Why do we do this? We sometimes get the cart before the horse in various areas of our lives. This is particularly true in the way we proclaim the gospel to the world.
Much of the lost world (at least in the USA) looks at the church and sees us teaching that the world needs to live differently. They watch TV and see Christians speaking out against abortion, gay marriage, gambling, etc. The message the lost often take from the church is that if they would just start "living better," then God would be pleased.
This moralistic message offers no hope and no attraction. People trapped by sin do not need to hear that they must live better. Instead, they must hear a message that offers real hope. The true gospel, after all, is a great message of hope.
Most of the large religions of the world (such as Hinduism, Islam, Judaism, and, at least to some degree, Catholicism) teach the same message: start behaving well, and god (or gods in Hinduism) may be pleased. By this, you could earn a place in some type of heaven. When we lived in India, we would see people every day going to temple to try to appease the gods. The Hindus would perform some sort of puja (worship) by ringing a bell, offering flowers or food, prostrating themselves, and/or chanting. It is all designed to earn favor.
Biblical Christianity, on the other hand, makes it clear that no one can earn salvation. All are lost in sin. Jesus Christ, however, came as the perfect sacrifice for sin. All are invited to be saved from the wrath of God by accepting Him as Lord and Savior. Titus 2:13 refers to Jesus as our "blessed hope."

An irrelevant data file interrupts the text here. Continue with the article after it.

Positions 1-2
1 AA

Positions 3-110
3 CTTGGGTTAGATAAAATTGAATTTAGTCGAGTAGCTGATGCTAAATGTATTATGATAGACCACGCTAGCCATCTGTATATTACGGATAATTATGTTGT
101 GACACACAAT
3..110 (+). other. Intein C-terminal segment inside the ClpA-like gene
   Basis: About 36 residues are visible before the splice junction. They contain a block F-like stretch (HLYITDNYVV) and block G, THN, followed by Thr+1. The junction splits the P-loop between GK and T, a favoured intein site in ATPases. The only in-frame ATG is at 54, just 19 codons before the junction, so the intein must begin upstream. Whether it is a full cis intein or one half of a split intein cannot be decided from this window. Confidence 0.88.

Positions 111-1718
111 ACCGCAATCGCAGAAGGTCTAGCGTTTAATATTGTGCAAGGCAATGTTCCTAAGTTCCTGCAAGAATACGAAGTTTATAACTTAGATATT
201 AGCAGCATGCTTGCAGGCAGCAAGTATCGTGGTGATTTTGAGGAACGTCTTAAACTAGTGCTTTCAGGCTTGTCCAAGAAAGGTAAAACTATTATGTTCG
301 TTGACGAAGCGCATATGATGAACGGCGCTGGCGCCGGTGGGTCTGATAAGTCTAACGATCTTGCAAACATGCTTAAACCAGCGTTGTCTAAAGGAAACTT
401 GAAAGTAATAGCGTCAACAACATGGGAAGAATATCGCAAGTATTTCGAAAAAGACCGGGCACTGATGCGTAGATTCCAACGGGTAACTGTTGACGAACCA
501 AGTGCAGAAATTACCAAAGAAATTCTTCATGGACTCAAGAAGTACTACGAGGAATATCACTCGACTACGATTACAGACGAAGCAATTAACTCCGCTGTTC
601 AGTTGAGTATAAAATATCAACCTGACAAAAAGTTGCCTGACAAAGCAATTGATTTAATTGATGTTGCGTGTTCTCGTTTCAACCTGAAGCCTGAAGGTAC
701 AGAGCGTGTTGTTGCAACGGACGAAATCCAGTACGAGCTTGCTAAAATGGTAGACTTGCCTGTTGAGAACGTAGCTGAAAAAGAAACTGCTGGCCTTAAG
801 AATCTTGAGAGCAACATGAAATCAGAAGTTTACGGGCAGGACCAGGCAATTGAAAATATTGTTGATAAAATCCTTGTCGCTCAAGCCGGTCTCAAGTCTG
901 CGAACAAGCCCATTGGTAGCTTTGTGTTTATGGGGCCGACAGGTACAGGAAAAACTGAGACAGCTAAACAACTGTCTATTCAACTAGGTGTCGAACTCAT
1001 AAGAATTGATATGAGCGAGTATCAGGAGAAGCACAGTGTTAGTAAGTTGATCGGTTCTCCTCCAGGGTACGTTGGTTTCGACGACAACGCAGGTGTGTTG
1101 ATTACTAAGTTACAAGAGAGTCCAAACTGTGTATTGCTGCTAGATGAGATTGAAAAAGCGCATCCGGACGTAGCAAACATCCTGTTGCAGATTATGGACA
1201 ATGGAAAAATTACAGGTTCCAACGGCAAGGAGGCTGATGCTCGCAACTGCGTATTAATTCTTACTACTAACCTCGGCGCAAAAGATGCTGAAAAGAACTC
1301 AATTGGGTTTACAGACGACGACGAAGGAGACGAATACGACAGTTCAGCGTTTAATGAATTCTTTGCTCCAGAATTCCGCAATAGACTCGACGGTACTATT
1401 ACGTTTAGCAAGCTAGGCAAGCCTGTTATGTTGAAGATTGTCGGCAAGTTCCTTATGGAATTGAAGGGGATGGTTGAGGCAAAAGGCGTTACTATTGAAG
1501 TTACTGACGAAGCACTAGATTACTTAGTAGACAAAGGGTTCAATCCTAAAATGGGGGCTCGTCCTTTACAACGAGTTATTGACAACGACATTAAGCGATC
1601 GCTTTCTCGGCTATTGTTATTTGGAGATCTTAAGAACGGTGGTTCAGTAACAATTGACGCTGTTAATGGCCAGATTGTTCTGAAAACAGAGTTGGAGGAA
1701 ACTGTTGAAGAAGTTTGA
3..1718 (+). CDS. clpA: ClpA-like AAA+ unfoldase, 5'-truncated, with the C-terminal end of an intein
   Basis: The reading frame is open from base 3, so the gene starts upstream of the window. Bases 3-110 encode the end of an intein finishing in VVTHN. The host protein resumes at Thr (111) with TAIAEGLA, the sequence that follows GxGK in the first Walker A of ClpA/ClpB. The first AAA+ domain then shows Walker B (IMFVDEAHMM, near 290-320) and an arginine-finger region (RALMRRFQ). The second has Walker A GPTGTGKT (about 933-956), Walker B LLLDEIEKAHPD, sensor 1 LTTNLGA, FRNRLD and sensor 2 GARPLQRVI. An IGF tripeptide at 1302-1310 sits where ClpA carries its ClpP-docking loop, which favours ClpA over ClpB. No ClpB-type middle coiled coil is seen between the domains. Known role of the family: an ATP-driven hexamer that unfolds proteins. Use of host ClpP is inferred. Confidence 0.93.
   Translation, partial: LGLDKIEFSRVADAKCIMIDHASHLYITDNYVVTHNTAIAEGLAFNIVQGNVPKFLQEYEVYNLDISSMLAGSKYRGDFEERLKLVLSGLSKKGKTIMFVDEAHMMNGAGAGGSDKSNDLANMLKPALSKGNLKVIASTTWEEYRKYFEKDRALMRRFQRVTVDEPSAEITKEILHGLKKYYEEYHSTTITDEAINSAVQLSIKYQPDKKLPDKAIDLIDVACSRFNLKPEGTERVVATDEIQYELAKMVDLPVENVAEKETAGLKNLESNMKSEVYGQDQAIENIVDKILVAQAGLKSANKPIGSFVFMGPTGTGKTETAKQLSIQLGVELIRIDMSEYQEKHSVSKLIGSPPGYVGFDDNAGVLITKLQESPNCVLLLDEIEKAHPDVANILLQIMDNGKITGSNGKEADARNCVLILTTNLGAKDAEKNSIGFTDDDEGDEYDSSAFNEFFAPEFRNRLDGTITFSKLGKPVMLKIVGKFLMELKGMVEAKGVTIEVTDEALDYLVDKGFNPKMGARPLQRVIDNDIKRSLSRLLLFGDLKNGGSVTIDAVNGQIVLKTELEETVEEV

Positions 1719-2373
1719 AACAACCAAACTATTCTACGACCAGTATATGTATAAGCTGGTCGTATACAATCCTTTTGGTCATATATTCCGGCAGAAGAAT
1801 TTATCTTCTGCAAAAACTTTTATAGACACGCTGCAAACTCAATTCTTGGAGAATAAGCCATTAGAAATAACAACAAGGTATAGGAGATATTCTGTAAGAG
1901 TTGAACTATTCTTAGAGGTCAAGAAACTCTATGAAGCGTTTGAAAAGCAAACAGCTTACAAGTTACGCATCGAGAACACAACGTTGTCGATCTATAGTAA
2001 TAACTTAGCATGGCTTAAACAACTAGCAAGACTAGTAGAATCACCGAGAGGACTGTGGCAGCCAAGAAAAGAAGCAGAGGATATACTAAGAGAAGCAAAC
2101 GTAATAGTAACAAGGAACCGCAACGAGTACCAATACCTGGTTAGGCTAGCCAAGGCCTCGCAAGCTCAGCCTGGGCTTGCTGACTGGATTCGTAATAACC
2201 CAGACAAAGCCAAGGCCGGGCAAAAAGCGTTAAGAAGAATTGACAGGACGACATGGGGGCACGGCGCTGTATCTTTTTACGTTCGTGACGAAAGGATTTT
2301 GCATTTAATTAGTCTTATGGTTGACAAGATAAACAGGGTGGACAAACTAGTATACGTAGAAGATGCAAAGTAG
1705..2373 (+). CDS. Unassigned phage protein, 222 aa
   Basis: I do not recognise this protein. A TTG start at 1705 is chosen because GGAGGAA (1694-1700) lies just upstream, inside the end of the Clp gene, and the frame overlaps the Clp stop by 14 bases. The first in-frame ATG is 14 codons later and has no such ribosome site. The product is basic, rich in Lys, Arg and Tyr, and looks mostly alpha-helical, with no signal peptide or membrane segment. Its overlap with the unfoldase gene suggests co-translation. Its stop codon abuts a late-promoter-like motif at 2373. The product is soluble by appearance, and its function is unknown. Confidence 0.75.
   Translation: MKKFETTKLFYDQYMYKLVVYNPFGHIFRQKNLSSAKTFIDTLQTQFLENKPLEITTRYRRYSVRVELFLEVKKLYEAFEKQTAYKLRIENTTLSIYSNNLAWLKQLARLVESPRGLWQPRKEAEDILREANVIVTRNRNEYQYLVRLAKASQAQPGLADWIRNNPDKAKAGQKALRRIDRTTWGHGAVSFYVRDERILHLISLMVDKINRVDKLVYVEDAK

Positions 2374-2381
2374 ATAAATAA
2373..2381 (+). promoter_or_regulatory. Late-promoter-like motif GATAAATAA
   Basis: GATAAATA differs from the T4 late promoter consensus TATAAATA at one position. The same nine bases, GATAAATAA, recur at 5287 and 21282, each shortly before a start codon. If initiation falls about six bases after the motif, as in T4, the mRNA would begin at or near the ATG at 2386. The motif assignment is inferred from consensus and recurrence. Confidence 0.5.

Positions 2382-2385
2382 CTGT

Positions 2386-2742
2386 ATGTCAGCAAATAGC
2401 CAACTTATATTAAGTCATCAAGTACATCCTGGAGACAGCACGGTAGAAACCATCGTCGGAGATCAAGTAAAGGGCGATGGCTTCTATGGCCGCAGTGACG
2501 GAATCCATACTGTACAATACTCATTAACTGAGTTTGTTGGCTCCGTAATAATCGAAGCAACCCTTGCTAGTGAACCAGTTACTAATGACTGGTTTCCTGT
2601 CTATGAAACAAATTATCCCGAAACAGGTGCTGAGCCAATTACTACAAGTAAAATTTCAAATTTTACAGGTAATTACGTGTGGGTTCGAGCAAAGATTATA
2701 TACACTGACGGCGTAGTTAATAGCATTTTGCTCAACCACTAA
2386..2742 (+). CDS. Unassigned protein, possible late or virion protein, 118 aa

We need to concentrate on getting the horse back in front of the cart. It seems to me that we must, in trying to reach the lost for Christ, speak louder about the grace of God, about the hope Christ offers, and about what he has done for us in rescuing us from the wrath we deserve. It also appears that we need to spend less time telling the lost world how to live differently.
II Cor. 4:3-4 tells us, "And even if our gospel is veiled, it is veiled only to those who are perishing. In their case the god of this world has blinded the minds of the unbelievers, to keep them from seeing the light of the gospel of the glory of Christ, who is the image of God." (ESV)
Eph. 2:1-3 says, "And you were dead in the trespasses and sins in which you once walked, following the course of this world, following the prince of the power of the air, the spirit that is now at work in the sons of disobedience - among whom we all once lived in the passions of our flesh, carrying out the desires of the body and the mind, and were by nature children of wrath, like the rest of mankind." (ESV)
These are familiar verses to most of us. What do we see? Paul is clear that unbelievers are "blinded" and "(spiritually) dead." The one who does not know Christ is utterly lost and cannot even understand spiritual things.
Does this have any significance for evangelism? Yes, it does. If we begin by telling the lost that they need to, in essence, "shape up," this will get us no where. However, if we begin by offering the only real message of hope to those who have none, then they will most likely be much more willing to listen.
After the lost person understands the gospel message, then we can begin the discipleship process of teaching them about Jesus' expectations for how they should live. Once this person accepts Christ as Lord and Savior, then he will fully understand why he should live differently.
I am in no way suggesting that we should ignore sin in the gospel presentation. Without sin, there would be no need for the gospel.
However, I am saying that our message of hope must come before our demand that people behave in a biblical manner. Let's put the horse (the gospel of hope) back in front of the cart (behavioral expectations).